Anspach, Ralph. The Billion Dollar Monopoly Swindle. Palo Alto, CA: American Printing, 1998.
Traces the history of MONOPOLY to its roots as a folk game and discusses the legal battles Anspach faced with Parker Bros. over his invention of ANTI-MONOPOLY.
Orbanes, Philip. Monopoly; The World’s Most Famous Game & How It Got That Way. Cambridge, MA: Da Capo Press, 2006.
The complete story of MONOPOLY, the game’s history, the competition, and the people and companies surrounding its controversial introduction and unparalleled success in the U.S. and world markets.
Orbanes, Philip. The Monopoly Companion. Boston, MA: Bob Adams Inc., 1988.
A guide to the history, rules, and winning strategies of MONOPOLY.
Games within a Single Topic
Cooper, Mark. Baseball Games: Home Versions of the National Pastime, 1860s – 1960s, Schiffer Publishing Ltd., © 1995. ISBN-10: 0-88740-767-6
Shores, Earl; Garcia, Roddy; and Kronenberg, Michael. The Unforgettable Buzz: The History of Electric Football and Tudor Games, One Way Road Press, © 2013. ISBN-13: 978-0989236317.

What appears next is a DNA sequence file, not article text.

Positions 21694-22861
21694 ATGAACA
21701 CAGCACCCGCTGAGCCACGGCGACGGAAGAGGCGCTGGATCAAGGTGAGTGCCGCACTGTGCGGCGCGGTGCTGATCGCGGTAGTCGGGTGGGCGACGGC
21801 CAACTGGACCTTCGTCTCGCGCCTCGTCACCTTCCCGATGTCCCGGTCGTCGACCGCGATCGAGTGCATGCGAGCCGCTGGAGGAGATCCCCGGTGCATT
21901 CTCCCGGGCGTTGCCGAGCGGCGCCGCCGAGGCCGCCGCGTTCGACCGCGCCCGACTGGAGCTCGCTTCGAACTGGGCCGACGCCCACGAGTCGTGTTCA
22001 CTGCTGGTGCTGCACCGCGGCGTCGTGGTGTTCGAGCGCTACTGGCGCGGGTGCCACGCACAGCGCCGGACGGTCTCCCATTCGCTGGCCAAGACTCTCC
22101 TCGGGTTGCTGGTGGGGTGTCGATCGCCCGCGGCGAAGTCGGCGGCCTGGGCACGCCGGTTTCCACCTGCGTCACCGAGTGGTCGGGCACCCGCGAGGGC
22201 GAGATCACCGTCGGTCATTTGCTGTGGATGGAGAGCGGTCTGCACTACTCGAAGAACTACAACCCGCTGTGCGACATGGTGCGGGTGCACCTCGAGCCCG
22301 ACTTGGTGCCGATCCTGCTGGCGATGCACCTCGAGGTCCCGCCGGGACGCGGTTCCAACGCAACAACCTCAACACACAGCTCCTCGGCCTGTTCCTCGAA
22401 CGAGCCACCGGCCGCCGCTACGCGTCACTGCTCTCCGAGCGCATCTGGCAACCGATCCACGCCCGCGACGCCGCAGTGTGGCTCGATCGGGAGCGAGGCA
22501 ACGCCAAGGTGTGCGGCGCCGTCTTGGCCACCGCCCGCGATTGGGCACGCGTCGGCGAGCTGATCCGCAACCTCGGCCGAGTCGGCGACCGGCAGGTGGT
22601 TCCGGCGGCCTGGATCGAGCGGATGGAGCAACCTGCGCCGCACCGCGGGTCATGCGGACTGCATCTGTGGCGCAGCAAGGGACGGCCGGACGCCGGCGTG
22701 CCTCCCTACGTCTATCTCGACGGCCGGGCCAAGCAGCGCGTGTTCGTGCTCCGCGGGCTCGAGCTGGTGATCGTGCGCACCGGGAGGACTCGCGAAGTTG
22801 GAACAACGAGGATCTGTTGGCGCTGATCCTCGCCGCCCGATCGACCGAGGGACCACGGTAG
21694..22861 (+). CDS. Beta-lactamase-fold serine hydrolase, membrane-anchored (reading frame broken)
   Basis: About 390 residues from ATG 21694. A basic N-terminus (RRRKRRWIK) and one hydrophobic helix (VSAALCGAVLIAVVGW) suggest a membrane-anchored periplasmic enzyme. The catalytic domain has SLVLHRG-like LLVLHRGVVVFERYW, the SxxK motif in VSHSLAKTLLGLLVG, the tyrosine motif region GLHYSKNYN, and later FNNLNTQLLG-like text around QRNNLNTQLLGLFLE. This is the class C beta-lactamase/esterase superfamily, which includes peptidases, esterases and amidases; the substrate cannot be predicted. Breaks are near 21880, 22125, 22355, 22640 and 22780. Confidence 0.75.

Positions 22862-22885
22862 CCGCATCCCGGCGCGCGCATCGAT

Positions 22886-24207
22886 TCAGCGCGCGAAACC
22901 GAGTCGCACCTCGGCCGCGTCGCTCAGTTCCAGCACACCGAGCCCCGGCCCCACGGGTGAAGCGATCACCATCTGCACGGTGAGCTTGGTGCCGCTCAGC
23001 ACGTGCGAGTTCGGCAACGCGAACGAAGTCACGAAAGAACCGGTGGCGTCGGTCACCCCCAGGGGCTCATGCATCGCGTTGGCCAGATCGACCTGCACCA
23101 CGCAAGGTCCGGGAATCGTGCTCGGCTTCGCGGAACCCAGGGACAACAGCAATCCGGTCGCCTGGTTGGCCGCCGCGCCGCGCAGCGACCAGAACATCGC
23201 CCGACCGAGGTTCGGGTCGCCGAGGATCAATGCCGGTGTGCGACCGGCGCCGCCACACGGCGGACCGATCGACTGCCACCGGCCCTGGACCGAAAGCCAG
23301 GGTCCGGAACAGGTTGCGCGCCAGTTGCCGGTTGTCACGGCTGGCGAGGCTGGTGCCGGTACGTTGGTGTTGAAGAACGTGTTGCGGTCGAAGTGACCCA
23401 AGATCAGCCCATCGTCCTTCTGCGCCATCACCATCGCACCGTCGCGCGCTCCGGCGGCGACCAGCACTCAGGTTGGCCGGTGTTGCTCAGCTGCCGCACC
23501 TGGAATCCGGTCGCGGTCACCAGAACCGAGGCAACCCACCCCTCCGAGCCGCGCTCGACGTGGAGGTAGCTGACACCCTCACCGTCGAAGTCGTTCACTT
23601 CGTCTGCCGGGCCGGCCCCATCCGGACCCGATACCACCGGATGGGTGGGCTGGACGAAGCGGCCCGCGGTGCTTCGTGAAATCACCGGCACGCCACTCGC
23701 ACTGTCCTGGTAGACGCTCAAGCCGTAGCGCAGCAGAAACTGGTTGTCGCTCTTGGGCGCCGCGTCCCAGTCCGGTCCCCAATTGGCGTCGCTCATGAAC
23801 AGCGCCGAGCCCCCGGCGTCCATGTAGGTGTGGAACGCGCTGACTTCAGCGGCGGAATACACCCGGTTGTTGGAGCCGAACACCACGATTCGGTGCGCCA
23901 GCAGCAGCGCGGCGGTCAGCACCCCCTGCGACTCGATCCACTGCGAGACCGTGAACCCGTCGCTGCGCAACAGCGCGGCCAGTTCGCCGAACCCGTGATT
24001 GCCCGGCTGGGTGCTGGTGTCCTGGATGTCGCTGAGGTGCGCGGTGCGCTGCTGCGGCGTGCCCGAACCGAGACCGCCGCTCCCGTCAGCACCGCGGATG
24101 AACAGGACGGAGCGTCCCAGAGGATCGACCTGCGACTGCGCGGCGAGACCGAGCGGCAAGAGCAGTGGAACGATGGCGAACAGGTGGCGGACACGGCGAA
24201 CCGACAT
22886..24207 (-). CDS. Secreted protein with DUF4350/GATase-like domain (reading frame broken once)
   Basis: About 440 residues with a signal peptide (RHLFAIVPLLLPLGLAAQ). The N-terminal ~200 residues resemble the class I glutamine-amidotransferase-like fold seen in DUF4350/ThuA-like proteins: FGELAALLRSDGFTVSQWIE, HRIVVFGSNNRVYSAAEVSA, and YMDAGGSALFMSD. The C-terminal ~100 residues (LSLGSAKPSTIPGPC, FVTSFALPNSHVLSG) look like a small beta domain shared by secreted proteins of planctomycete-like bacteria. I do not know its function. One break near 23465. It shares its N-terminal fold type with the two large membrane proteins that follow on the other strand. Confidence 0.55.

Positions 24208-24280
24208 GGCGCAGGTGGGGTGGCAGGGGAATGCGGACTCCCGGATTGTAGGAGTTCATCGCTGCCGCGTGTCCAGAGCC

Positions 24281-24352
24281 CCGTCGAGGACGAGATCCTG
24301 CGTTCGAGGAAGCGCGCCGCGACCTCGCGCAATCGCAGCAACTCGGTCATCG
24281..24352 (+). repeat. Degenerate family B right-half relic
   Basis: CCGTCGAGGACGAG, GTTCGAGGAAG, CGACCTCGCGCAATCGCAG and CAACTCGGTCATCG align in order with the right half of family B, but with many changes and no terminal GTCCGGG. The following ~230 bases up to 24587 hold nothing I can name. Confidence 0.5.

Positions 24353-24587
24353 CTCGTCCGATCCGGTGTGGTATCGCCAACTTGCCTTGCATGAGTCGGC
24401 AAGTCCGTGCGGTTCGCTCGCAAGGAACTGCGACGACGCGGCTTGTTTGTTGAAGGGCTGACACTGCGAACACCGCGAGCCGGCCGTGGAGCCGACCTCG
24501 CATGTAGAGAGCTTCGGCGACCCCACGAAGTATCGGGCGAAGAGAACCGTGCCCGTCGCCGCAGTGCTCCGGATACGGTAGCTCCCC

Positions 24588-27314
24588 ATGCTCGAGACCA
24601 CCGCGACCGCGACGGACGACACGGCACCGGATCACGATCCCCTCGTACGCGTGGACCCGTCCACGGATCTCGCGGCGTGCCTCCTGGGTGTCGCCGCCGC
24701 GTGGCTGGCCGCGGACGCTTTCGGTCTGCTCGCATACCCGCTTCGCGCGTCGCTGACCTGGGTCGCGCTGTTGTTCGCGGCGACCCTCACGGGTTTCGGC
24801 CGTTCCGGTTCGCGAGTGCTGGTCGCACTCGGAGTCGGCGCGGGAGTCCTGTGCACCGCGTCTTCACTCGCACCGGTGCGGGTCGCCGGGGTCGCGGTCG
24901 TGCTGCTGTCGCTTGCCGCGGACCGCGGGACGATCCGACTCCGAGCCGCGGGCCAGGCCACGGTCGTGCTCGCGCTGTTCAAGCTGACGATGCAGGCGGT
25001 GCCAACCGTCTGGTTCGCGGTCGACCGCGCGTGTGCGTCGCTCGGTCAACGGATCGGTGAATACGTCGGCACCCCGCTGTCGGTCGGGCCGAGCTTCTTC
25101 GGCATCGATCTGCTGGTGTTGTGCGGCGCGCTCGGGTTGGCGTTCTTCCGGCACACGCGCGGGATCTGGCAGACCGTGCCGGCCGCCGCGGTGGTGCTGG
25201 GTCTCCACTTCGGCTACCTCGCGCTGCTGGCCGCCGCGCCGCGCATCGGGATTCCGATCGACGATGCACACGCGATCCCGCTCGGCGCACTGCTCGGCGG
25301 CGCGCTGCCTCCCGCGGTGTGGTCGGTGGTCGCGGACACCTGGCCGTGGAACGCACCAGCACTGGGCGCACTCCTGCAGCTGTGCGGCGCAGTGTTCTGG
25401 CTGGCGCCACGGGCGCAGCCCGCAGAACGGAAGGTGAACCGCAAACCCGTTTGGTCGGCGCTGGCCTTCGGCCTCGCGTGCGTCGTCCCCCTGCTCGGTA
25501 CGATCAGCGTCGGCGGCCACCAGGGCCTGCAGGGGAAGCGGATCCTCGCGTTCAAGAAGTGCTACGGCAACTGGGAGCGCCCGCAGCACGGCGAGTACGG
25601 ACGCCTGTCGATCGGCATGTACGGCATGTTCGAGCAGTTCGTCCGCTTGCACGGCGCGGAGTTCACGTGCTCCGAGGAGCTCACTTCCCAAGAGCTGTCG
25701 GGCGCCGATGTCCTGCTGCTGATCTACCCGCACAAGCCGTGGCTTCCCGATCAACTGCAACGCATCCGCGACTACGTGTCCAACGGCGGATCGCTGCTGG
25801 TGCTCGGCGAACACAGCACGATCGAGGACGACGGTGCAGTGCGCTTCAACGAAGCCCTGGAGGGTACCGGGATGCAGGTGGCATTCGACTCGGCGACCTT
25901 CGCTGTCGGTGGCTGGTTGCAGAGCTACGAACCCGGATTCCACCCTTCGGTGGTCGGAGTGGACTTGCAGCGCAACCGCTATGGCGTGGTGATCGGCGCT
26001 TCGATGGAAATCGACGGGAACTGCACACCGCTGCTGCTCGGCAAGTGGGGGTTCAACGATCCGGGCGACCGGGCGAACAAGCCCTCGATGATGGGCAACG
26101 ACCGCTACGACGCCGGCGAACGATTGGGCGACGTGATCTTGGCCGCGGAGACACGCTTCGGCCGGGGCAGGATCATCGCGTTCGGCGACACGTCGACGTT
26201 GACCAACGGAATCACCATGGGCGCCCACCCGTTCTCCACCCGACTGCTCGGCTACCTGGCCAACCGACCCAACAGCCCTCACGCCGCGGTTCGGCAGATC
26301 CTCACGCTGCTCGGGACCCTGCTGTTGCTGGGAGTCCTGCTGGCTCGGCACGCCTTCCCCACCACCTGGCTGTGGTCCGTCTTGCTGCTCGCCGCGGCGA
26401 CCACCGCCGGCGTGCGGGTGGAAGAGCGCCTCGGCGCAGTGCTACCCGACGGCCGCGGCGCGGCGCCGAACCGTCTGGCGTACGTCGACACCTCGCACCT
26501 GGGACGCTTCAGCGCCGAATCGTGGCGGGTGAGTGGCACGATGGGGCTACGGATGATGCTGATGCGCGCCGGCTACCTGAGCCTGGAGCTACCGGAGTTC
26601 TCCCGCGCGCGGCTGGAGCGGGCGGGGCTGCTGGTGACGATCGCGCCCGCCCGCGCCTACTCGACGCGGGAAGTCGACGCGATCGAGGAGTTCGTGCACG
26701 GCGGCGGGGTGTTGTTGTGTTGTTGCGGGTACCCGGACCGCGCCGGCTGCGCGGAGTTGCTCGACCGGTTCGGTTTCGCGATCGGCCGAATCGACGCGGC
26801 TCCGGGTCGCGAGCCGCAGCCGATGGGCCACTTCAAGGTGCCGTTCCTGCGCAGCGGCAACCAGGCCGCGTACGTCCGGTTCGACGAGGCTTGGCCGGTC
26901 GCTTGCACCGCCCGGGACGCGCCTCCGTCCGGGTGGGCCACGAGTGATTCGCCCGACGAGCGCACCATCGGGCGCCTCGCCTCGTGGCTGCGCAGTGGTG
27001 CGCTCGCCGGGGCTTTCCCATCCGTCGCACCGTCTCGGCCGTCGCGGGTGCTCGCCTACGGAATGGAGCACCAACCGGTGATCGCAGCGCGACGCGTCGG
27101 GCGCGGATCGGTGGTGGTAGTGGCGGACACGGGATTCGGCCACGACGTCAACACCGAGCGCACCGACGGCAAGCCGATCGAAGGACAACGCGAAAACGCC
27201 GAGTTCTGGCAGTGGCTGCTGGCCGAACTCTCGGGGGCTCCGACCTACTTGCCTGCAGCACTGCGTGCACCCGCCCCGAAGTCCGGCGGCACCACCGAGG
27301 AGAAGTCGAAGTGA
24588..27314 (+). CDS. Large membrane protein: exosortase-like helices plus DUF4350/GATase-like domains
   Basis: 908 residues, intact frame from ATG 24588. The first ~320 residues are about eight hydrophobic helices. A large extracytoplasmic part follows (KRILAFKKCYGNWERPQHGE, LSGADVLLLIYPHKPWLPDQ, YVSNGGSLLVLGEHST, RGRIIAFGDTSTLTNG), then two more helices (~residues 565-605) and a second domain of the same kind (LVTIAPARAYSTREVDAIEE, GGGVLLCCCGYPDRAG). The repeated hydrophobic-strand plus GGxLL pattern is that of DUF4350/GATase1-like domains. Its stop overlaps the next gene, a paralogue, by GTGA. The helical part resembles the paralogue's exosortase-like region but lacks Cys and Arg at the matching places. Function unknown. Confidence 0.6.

Avedon, Elliott, and Sutton-Smith, Brian. The Study of Games. New York, NY: John Wiley and Sons, 1971.
Encyclopedic reference examines the structure and function of games from various perspectives, including sociology, anthropology, archeology, psychology, psychiatry, military science, history, business administration, and mathematics; contains extensive bibliography.
Finkel, Irving. Ancient Board Games. London, England: Michael O’Mara Books, Ltd., 1996.
Book of cardboard pages includes game boards and playing pieces for SENET, HOUNDS AND JACKALS, MEHEN, and THE ROYAL GAME OF UR.
Finkel, Irving. Ancient Board Games in Perspective. London, England: British Museum Press, 2007.
Finkel, Irving. Sedentary Games of India. Calcutta, India: The Asiatic Society, 1999.
Goodfellow, Caroline. A Collector’s Guide to Games and Puzzles. London, England: The Apple Press, 1991. [Out of print] Reviews children’s games since 1760. Includes FOX AND GEESE, HALMA, SORRY, LUDO, PACHISI, and SNAKES AND LADDERS.